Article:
Open Access

Challenges and emerging directions in single-cell analysis

  • Guo-Cheng Yuan1, 2Email author,
  • Long Cai3,
  • Michael Elowitz4,
  • Tariq Enver5,
  • Guoping Fan6,
  • Guoji Guo7,
  • Rafael Irizarry1, 2,
  • Peter Kharchenko8,
  • Junhyong Kim9,
  • Stuart Orkin10, 11, 12,
  • John Quackenbush1, 2,
  • Assieh Saadatpour1, 2,
  • Timm Schroeder13,
  • Ramesh Shivdasani14 and
  • Itay Tirosh15
Genome Biology201718:84

https://doi.org/10.1186/s13059-017-1218-y

Received: 18 December 2016

Accepted: 21 April 2017

Published: 8 May 2017

Abstract

Single-cell analysis is a rapidly evolving approach to characterize genome-scale molecular information at the individual cell level. Development of single-cell technologies and computational methods has enabled systematic investigation of cellular heterogeneity in a wide range of tissues and cell populations, yielding fresh insights into the composition, dynamics, and regulatory mechanisms of cell states in development and disease. Despite substantial advances, significant challenges remain in the analysis, integration, and interpretation of single-cell omics data. Here, we discuss the state of the field and recent advances and look to future opportunities.

Background

Cell-to-cell variation is a universal property of multi-cellular organisms, which contain diverse cell types characterized by different functions, morphologies, and gene expression profiles. Even within any single tissue, no matter how apparently homogeneous, there is a diverse population of cells, all of which represent different manifestations of that tissue type. Investigation of tissues or cell populations is inherently limited by the fact that the readout of any pooled assay that uses bulk tissue represents a weighted average of that population’s cellular constituents. Intrinsic cellular heterogeneity is obscured in the typical ensemble studies on which the canon of modern biology and medicine is constructed.

Consider, for example, the diverse repertoire of cells present in the three most rapidly self-renewing tissues in mammals: blood, skin, and the intestinal epithelium. Although the trajectory from stem to terminally differentiated cell is almost certainly a continuum of highly variable states, our limited understanding forces us to regard known stem and progenitor cell populations as discrete and stable entities. Even in post-mitotic tissues such as the adult brain, the differentiated cell states resulting from complex bifurcating developmental trajectories may also appear as a continuum. The diversity of cellular states is not only caused by their own inherent cell-to-cell variability, but also influenced by interactions among tens or even hundreds of distinct cells. These considerations question the precise boundary of a cell type and point to the need for single-cell analysis to dissect the underlying complexity and the empirical reality of stable and distinct cell states.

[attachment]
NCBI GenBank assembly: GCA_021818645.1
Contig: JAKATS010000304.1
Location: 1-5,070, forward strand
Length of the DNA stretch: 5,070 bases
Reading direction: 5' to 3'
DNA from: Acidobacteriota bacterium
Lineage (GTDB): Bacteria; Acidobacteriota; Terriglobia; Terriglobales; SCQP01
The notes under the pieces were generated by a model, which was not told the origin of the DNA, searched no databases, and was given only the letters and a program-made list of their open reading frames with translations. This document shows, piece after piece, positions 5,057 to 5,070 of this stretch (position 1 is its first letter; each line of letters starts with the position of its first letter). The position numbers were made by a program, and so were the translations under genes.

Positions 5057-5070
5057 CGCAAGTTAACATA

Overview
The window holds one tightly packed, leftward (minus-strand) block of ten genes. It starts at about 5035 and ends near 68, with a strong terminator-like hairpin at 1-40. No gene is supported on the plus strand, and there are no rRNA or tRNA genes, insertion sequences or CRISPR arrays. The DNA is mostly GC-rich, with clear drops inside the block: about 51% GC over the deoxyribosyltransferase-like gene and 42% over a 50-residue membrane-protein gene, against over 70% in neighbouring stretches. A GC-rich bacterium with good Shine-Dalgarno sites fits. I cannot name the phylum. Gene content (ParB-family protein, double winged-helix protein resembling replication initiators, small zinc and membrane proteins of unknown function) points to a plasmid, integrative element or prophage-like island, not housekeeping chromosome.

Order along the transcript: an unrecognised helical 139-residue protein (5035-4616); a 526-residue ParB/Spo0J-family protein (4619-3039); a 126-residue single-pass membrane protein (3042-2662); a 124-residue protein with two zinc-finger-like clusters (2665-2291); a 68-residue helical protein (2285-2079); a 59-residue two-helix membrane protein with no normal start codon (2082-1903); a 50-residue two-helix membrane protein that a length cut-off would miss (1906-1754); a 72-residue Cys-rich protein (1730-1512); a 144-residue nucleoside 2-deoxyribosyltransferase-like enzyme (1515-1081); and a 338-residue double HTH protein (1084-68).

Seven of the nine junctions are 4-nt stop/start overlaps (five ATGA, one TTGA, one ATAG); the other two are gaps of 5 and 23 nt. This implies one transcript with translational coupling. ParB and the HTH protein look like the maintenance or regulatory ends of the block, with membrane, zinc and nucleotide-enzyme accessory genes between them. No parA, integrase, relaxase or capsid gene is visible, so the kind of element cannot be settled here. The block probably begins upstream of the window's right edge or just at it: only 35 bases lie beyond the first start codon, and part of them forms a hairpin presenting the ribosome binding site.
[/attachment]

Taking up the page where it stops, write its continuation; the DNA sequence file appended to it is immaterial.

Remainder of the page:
The past few years have seen the introduction of technologies that provide genome-scale molecular information at the resolution of single cells, providing unprecedented power for systematic investigation of cellular heterogeneity in DNA [1, 2], RNA [3], proteins [4], and metabolites [5]. These technologies have been applied to identify previously unknown cell types and associated markers [68] and to predict developmental trajectories [913].

Beyond expanding the catalog of mammalian cell states and identities, single-cell analyses have challenged prevailing ideas of cell-fate determination [1419] and opened new ways of studying the mechanisms associated with disease development and progression. For example, single-cell DNA sequencing (scDNA-seq) has revealed remarkable cellular heterogeneity inside each tumor, significantly revising models of clonal evolution [2022], whereas single-cell RNA sequencing (scRNA-seq) has shed new light on the role of tumor microenvironments in disease progression and drug resistance [23].

The ambitious goal of understanding the full complexity of cells in a multi-cellular organism collectively requires not only experimental methods that are considerably better than existing platforms, but also synchronous development of computational methods that can be used to derive useful insights from complex and dense data on large numbers of diverse single cells. Several recent papers have discussed various challenges critical to advance the incipient field of single-cell analysis [2427]; here we expand on these discussions with a focus on looking to the future.

Current challenges in analyzing single-cell data

While many methods have been successfully used for the analysis of genomic data from bulk samples, the relatively small number of sequencing reads, the sparsity of data, and cell population heterogeneity present significant analytical challenges in effective data analysis. Recent advances in computational biology have greatly enhanced the quality of data analyses and provided important new biological insights [2427].